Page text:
The New Year is approaching. Christmas hasn’t arrived and most of us are focusing on the holiday shuffle making decisions based on the options that we have with the people we love. Every year, the 25th draws neigh with sugarplum fairy visions that dance through our heads for that perfect celebration scene. It scrolls through our social media feeds.
Then… it happens. The day comes and the feeds change as people share their experiences. Posts of #disappointments, #discouragement, and #discourse are seen as I wade through the suicide watch forums to offer support for those who need to be heard.
To share, were you aware that, in January of 2017 the University of Scranton discovered:
- Only 12.3 percent their US dataset sample committed to life and self-improvement
- Less than half of the US dataset sample usually make a New Year’s resolution at a sad 41 percent
- A dismal percentage of 16.3 percent of the 41 percent who do make a #resolution are over 50-years-old and accomplish their goal while a whopping 37.8 percent that achieves their ambition are people in their twenties
#Veterans and #PTSD forums have been the passion behind this choice as a result of my lessons that I have learned with my lack of understanding. This objective was because I realized that I was not listening to the volume of veterans that I worked and studied with within most of my communities. I’ve learned that I may have been listening to reply instead of paying attention to what was not being said. I own that mistake. That was a choice I made and it was harming, not helping.
A beloved millennial who is doing his time to do his service spoke with me today. He asked, “How are you doing?” This genuine interest was almost a whisper that dripped of emotional longing to hear what I have learned this year. My inner-voice reminded me to be honest and candid. “I’m doing great, did you hear? I got a new job.”
He shared that the last time he called he heard that I was in the process of doing the homework and due diligence necessary to get my dream position with an organization that has the right culture that fits my needs.
“How did you get that job with that company? That’s amazing!” He asked.
That was the moment I was looking for. I did what I set out to accomplish and now it was time to share my experience of what did not work, the pain that was involved, the tears that were shed and what I did to rise above that.
If we want #change, we have to be the change to show what change should look like. Sam Horn urges us to wade into our lives. If not now, then when? If not us, then who? It is not enough to talk about what needs to change. It is not enough to tell people why they should change. We have to be the change and be what we believe. The ones who think they have done enough in the past, they’re living in the past and do not care to do anything more.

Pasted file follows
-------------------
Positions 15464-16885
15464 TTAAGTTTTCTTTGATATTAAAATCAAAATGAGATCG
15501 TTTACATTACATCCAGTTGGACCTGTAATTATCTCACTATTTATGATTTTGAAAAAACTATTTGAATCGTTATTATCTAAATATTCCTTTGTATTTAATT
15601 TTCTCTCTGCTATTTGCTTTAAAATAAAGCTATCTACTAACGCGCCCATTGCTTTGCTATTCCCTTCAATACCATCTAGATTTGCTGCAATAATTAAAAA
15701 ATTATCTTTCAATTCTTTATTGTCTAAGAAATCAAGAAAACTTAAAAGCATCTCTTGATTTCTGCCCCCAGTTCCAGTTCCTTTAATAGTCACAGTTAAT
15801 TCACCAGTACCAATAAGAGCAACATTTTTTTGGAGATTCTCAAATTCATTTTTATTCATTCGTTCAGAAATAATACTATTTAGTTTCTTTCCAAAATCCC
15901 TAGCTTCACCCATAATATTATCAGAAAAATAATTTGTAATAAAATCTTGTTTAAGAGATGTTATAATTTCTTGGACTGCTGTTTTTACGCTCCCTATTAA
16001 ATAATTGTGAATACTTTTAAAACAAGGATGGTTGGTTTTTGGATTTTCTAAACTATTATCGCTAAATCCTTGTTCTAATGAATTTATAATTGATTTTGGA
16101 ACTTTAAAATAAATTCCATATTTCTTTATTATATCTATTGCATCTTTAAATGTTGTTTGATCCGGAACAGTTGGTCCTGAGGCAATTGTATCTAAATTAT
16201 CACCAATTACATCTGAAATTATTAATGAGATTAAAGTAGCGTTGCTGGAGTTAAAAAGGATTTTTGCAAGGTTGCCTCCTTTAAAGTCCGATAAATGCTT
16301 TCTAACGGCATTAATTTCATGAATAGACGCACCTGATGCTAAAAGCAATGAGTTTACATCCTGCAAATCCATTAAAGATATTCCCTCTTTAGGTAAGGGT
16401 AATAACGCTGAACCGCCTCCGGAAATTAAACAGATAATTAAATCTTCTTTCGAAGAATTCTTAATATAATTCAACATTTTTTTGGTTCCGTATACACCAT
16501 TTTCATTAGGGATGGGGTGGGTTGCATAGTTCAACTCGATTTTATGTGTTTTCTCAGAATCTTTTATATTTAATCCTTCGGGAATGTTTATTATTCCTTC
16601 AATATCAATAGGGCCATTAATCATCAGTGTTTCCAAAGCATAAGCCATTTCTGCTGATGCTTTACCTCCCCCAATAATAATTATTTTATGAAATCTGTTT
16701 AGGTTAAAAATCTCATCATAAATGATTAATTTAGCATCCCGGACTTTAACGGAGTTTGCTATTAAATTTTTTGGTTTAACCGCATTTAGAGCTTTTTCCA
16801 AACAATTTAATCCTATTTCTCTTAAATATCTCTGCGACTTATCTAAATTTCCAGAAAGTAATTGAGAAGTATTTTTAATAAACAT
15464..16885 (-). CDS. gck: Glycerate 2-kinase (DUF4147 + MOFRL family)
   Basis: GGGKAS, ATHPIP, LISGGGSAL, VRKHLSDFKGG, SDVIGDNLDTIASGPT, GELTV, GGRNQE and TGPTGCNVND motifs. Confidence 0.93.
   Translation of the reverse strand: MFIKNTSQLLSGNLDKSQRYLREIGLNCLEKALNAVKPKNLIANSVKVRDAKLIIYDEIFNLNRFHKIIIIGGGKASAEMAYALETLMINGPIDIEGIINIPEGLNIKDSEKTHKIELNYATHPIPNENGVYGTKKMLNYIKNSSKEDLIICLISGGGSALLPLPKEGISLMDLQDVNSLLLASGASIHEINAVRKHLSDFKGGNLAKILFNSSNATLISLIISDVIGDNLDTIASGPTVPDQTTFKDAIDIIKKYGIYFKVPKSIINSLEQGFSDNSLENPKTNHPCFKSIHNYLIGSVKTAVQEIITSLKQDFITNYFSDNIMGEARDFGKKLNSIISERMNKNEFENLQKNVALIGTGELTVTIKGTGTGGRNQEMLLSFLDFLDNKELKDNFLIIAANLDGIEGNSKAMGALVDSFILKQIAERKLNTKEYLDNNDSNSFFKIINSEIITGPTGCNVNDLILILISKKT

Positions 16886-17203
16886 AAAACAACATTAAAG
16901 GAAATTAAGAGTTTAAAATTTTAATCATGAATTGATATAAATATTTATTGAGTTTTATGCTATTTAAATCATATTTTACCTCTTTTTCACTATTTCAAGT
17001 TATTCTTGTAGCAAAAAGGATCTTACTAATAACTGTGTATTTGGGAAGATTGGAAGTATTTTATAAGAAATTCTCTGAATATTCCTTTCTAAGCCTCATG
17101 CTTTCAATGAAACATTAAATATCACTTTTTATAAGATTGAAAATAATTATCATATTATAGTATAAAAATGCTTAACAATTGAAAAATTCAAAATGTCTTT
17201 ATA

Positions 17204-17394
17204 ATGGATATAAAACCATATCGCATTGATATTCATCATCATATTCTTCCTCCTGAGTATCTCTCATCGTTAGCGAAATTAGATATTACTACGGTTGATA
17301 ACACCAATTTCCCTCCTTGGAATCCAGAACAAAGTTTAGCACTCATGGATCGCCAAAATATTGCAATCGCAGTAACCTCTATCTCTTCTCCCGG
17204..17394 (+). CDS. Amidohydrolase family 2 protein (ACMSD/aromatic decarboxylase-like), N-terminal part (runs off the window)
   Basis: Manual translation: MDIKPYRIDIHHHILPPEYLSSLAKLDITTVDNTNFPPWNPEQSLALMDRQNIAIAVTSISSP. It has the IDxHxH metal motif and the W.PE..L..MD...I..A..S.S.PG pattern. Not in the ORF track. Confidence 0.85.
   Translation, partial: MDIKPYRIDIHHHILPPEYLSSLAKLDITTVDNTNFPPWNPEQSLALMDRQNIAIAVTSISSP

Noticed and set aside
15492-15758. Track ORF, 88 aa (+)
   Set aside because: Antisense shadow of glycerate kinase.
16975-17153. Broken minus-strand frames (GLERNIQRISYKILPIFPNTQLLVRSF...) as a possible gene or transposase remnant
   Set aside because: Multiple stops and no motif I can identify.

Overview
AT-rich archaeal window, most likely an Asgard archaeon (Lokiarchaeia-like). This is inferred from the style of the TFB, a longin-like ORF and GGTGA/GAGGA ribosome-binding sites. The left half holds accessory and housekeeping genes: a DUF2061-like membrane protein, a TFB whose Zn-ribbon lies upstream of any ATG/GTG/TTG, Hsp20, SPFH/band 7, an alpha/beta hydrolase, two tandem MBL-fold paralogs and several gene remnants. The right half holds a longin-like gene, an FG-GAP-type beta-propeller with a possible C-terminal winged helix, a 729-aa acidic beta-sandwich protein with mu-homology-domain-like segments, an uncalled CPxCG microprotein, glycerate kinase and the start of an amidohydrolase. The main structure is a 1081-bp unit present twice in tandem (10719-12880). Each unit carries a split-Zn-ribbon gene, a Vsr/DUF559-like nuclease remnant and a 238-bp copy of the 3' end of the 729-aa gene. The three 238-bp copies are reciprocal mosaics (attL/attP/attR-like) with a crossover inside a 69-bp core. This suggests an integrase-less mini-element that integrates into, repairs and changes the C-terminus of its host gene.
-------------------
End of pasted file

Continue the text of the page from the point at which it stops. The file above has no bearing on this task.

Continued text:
That’s them. If that’s all they want to do then that’s all they will ever do. We can do better and be better. The change begins with us to show, through action, then we can tell about the lessons that we learned with what we did. What are we willing to #commit to?
Christiana Star of PsychCentral shared 6 important steps to have a strong sense of self so we can be empowered to be authentic, confident and have the vitality that is necessary for us to hit our target goals:
- Intrapersonal communication has an impact on what we do. Do we know ourselves?
- When we listen to the chatter in our heads, are they harmful or are they helpful? Christiana encourages us to accept ourselves with where we are at in our development stage.
- Our boundaries are comprised of the values we believe in and I have learned that my boundary statements should be revisited every year because, as we learn our lessons, those boundaries will shift and we have to adjust accordingly as we continue to stand our ground to uphold the ethics we believe in.
- Apprehension, our fears, create bias. At every opportunity, when we feel anxiety as a result of our fears, Christiana advises us to challenge those fears by mistrusting them.
- It is not enough to know who we are, we must also accept who we are. I’ve learned to ask myself if the intrapersonal communication I’m hearing is something that is helping. If what is being said is said by someone who I think is a friend, would they still be a friend? I believe that this is an important question to ask ourselves because it is important to care enough about ourselves to be a good friend with our inner-person.
- This is your life, isn’t it? When we live our journey based on what others want us to do, where are we relinquishing control? You are the person that has to live with the consequences of your choices. Take charge of your life and lead yourself to the path that fits your needs. This is my interpretation of Christiana’s sixth point that we should consider for a happier life.
Which percentage do you fall into? Have you decided what your commitment will be for the New Year? Surround yourself with the mentors that you would like to be like. If we are embarrassed and fearful to connect with them because they do not know us, then at least follow them and ask them questions.
If you do not like the ratio that you are noticing for your life that fits your life journey, what are you willing to do to march forward to find the society that can work with an embrace of unity so everyone in that group is empowered with the tools they need to succeed?
#SamHorn is another one of my favorite mentors. She doesn’t know who I am and I lurk over her posts and social contributions as I push through my fears to wade in towards the life I seek. Are you ready to wade in with me? Let’s accomplish amazing things together. First, let’s begin by listening to successful professionals to understand where we can strengthen our resolve to be a part of the successful percentage. Are you willing to commit to that with me? If not, that is okay. If you are–let’s go!